- However, since Sunnydale is said to be where Santa Barbara is, and there is an actual UC Santa Barbara...
- Subverted in that only Buffy and Willow actually head for college; the rest of the cast all move on with their lives in various ways, with Angel and Cordelia leaving for LA (and Angel's new spinoff), Xander unable to get into any decent school and ending up becoming a carpenter, and Giles finding himself unemployed before eventually opening up a magic shop.
- Oz was at college too, and knew where everything was because all his friends had been attending for a year (he got held back).
- They also show that Willow could have gone to literally any college she desired, even getting an acceptance letter from Harvard. However, she didn't want Buffy to feel lonely, and so chose the local college of UC Sunnydale, which is implied to be at least somewhat subpar.
- To be fair, Willow lives on a goddamn Hellmouth, which does requires regular patrol and evil killage, so it's not unreasonable that she'd stay behind to help out Buffy and the Scoobies.
- Plus, Harvard doesn't have a witchcraft program - the Hellmouth was a much better choice for learning how to cast spells and fight demons, which Willow decided was her path in life.
- Saved by the Bell
- Veronica Mars (Hearst College)
- The Fresh Prince of Bel-Air (ULA)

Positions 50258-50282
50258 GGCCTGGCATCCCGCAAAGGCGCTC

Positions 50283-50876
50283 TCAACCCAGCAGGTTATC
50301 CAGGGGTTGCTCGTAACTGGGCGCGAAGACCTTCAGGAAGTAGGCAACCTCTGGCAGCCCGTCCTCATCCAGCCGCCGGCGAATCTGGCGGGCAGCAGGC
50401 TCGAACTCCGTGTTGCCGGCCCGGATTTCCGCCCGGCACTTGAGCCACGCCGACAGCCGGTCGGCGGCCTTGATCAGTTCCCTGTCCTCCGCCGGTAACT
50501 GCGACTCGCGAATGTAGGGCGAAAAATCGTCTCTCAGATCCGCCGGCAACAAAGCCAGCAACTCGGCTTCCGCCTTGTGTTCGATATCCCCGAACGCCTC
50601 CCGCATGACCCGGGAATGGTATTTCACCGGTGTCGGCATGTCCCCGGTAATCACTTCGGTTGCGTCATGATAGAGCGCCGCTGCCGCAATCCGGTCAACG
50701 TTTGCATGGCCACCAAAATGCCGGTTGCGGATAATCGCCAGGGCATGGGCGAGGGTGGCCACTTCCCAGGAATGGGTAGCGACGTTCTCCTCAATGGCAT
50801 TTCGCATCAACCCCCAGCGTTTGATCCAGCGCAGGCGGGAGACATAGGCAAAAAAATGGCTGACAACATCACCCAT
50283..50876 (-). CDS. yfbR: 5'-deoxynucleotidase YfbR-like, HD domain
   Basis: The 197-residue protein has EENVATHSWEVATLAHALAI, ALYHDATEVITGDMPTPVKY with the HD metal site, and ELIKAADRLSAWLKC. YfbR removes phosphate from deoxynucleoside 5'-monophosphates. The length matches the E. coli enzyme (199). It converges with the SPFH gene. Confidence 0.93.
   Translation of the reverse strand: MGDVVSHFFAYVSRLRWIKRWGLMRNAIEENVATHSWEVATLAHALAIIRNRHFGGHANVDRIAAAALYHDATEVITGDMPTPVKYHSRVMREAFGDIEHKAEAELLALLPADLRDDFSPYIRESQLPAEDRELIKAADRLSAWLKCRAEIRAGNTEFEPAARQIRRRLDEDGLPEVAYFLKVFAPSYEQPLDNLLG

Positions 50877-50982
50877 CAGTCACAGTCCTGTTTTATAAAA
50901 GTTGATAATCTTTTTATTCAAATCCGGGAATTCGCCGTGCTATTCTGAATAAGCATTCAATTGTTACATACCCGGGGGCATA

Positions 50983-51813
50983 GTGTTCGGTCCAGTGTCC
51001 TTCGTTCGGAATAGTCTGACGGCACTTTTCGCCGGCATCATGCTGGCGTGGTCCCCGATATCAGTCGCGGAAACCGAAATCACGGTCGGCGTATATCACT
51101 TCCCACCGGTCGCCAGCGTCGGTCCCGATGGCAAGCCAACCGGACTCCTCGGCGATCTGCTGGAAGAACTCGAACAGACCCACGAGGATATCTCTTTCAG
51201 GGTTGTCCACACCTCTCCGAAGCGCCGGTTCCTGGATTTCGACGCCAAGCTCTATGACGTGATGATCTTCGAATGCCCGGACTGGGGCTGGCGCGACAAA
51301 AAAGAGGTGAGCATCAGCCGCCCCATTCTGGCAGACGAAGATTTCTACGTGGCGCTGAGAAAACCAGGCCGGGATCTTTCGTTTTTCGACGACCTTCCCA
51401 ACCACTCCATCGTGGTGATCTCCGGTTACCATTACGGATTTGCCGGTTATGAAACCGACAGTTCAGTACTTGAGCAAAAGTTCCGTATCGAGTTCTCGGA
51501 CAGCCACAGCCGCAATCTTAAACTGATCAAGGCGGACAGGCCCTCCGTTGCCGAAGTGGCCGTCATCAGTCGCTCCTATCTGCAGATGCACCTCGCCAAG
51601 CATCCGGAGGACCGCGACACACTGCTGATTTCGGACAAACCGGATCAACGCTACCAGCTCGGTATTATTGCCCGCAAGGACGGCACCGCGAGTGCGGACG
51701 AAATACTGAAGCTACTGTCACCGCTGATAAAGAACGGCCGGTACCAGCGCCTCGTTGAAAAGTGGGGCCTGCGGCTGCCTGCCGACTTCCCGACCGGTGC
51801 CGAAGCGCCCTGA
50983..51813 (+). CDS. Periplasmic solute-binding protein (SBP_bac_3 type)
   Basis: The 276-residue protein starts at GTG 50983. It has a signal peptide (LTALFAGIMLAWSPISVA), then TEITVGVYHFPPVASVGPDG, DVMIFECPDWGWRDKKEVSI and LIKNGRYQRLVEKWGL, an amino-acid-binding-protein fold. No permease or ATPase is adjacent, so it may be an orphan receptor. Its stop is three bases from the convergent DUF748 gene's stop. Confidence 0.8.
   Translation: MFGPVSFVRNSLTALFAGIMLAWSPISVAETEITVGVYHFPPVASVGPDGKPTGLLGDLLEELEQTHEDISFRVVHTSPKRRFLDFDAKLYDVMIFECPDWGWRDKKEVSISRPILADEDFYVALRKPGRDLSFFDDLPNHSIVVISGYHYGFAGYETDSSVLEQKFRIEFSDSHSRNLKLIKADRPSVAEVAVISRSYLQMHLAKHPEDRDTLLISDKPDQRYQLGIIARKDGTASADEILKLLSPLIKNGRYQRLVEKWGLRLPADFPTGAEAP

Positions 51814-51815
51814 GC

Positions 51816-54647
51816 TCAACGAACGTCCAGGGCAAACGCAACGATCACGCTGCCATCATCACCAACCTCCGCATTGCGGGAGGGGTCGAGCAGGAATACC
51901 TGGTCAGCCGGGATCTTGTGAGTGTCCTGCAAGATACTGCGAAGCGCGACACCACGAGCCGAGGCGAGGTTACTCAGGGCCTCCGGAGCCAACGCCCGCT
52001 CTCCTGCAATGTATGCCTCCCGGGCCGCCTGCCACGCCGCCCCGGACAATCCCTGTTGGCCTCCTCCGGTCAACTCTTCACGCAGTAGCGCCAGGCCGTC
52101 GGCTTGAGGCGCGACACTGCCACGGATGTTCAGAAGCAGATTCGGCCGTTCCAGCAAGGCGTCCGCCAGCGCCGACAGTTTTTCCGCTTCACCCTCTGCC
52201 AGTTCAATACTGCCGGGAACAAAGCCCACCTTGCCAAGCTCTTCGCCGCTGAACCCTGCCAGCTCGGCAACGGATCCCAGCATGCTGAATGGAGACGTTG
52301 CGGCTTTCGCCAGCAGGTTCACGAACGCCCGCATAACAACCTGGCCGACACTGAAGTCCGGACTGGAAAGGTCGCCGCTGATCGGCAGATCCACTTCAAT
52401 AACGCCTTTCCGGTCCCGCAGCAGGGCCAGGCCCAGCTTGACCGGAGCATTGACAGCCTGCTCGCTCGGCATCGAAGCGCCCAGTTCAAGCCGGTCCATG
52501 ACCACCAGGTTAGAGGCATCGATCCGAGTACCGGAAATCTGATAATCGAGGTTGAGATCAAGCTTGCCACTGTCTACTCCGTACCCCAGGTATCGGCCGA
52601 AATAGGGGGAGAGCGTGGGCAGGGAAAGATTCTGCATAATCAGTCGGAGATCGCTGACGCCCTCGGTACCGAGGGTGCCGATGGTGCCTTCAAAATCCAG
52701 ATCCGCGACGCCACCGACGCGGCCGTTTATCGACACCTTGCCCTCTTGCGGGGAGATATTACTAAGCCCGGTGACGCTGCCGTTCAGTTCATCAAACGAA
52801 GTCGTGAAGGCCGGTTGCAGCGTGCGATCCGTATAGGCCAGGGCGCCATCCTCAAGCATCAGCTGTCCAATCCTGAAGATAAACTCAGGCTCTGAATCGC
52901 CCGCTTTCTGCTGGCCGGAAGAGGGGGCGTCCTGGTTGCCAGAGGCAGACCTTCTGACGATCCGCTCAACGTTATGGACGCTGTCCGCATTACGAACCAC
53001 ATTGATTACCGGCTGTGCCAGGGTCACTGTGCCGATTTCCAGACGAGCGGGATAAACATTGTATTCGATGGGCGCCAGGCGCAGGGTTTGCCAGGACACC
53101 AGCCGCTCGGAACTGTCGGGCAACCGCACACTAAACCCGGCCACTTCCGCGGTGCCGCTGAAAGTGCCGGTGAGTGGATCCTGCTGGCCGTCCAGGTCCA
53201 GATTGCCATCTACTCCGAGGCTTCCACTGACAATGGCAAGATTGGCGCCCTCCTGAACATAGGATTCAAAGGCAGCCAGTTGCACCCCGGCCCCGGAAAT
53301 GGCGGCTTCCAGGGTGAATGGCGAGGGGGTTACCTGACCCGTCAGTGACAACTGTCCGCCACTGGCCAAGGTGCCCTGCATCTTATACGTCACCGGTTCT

- Parodied in a Saturday Night Live sketch, as the final episode of a high school drama is being shot. The students will all attend the same college so they can star in the Spin-Off sequel, which upsets the actor playing the principal once he realizes that he won't have a part in the new series. The actor attempts to ad-lib lines that would justify his inclusion (up to and including the claim that he never went to college and intends to join his students as classmates), until the director rewrites the scene and kills off the principal off-screen.
- Averted in (of all places) Dawson's Creek: Joey ends up at the fictional Worthington College while Jack and Jen go to the equally fictional Boston Bay. Dawson ends up in LA (albeit briefly, before dropping out of college) and Pacey doesn't go to college at all. The series had them all meet up a fair bit, but also used several Two Lines, No Waiting story arcs.
- The Many Loves of Dobie Gillis (Possibly the Ur Example, with the kids and some of the teachers moving on to S. Peter Pryor Junior College.)
- Degrassi the Next Generation both averts this and plays it straight. First done with Ellie and Marco attending the University of Toronto (Paige initially attends Banting, but drops out of school and moves in with her friends), then with Emma, Manny, and Liberty all attending Smithdale (which makes little sense in Liberty's case, as she had previously announced that she was going to attend Banting herself). Most characters, however, disappear after graduation, with the exception of a few cameo appearances.
- Averted by One Tree Hill where the show skipped four years ahead in time after everyone graduated high school, and instead had them all returning home for various reasons post-college (or for other reasons as not all characters went to college).
- Averted marvelously in Friday Night Lights, in which seasons three, four, and five are basically being written as one long epilogue to the first two seasons, giving each character a three or four episode long story arc that sends them off the show into post-high school life.